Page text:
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Connie Schultz
11 Feb 2016
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Generalities Fail Us in the Abortion Debate


Let's not compound our grief with generalities when the specifics are so horrendous.

One man walked into one church in Wichita, Kan., Sunday, and with a single shot, he killed one doctor.

This was not any doctor, nor is the killer just anyone.

Dr. George Tiller was the nation's best-known abortion provider, one of the few in the country who would perform abortions late in women's pregnancies. He had been a target of violence for years — shot and wounded in both arms in 1993, his clinic bombed in 1985.

His alleged killer, Scott Roeder, joined a citizens militia years ago and became increasingly unrecognizable even to his closest relatives, sinking deeper and deeper into the darkest recesses of extremism. His hatred for abortion simmered for years.

"Bless everyone for attending and praying … to bring justice to Tiller and the closing of his death camp," someone identifying himself as Scott Roeder posted in May 2007 on the Web site of Operation Rescue, which is an anti-abortion group that targeted Tiller and his clinic for years.

"Sometime soon, would it be feasible to organize as many people as possible to attend Tillers church (inside, not just outside) to have much more of a presence and possibly ask questions of the Pastor, Deacons, Elders and members while there? Doesn't seem like it would hurt anything but bring more attention to Tiller."

On Sunday, Tiller was shot while distributing bulletins at Reformation Lutheran Church. A few hours later, police arrested Scott Roeder, whom witnesses identified as the killer.

When I heard about Dr. Tiller's death, my first reaction was like those of many who flamed on blogs and Facebook. I wanted to blame Roeder's horrendous act on everyone who demonizes abortion.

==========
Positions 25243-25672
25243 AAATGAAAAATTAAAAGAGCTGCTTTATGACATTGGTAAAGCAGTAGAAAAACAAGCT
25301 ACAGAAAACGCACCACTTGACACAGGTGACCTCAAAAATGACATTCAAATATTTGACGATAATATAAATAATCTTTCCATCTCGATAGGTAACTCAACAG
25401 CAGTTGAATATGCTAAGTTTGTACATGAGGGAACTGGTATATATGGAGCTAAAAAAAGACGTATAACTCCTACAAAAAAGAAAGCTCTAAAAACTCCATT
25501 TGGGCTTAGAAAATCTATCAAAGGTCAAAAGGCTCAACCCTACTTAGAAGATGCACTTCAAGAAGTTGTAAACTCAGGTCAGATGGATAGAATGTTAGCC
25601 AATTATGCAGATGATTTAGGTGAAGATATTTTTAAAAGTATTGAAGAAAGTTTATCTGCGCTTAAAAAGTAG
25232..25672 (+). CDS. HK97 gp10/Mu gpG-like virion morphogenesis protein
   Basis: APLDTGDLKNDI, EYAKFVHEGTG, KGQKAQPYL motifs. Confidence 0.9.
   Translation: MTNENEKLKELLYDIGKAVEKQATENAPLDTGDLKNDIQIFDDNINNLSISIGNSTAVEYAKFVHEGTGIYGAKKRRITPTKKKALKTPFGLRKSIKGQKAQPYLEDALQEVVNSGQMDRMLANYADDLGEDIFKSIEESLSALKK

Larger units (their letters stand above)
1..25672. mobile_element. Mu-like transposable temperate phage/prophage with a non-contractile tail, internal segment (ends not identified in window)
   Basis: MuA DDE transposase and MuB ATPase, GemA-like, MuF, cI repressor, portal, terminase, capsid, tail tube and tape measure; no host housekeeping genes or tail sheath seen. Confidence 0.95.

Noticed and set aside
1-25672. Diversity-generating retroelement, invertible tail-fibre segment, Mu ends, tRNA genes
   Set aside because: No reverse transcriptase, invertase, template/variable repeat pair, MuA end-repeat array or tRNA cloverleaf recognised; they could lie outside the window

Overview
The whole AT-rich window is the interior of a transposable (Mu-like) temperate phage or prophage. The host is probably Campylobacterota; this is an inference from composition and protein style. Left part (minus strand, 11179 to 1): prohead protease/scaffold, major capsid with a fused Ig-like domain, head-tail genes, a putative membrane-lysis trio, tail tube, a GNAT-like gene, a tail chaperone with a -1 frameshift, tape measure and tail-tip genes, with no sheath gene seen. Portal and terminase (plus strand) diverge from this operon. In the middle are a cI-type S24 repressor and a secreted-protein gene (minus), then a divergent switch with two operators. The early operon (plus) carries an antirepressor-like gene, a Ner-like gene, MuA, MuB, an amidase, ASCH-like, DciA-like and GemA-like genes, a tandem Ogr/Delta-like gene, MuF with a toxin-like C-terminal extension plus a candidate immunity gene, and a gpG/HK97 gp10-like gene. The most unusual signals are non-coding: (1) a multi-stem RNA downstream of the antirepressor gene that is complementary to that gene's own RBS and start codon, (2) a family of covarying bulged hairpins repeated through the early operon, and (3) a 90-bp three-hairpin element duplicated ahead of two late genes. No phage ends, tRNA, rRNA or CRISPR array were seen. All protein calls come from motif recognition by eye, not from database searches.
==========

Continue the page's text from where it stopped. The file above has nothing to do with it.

After a few deep breaths, though, I had to acknowledge what I know to be true: Most people who oppose abortion rights do not want others to die for their cause.

Many anti-abortion groups said as much after Tiller's death, but their outrage felt tepid to those of us worried about copycat crimes.

It takes so little to goad the similarly deranged.

In a statement after Tiller's death, Operation Rescue founder Randall Terry said nothing about the killer but called the doctor a "mass-murderer."

"We grieve for him that he did not have time to properly prepare his soul to face God. … Those men and women who slaughter the unborn are murderers according to the Law of God. We must continue to expose them in our communities and peacefully protest them at their offices and homes, and yes, even their churches."

What a thinly cloaked "attaboy." Small wonder that clinics across the country have increased their security measures this week.

Pro-choice advocates insist that Tiller's murder is a wake-up call for Americans who've become complacent about reproductive rights. I think that's true.

Many anti-abortion activists say this crime is a major setback to their cause. I think they're right, too.

There has been an explosion. What we choose to see once the sky clears will determine our progress on the abortion front. Will we cultivate patches of common ground or simply dig new trenches?

In the meantime, women still need the help that Tiller provided. Women like the mother who carried conjoined twins, only one of whom could survive and live a "brief and painful life filled with surgery and organ transplants," as her husband described on the blog Balloon Juice.

Women like Cecily Kellogg, too, whose blood pressure skyrocketed to life-threatening levels after one of the twins she was bearing died and her kidneys began to fail. Doctors advised her to abort to save her life.

"As I lay on the gurney, waiting for my procedure to start, I felt a gulf of grief and emptiness the like of which I have never known," she wrote on her blog, Uppercase Woman. "I felt abandoned by God. I lay there, crying, alone, surrounded by doctors and nurses. You can't imagine the sadness."

Generalities fail us when the specifics are so horrendous.

Connie Schultz is a Pulitzer Prize-winning columnist for The Plain Dealer in Cleveland and the author of two books from Random House: "Life Happens" and "… and His Lovely Wife." To find out more about Connie Schultz ( and read her past columns, please visit the Creators Syndicate Web page at



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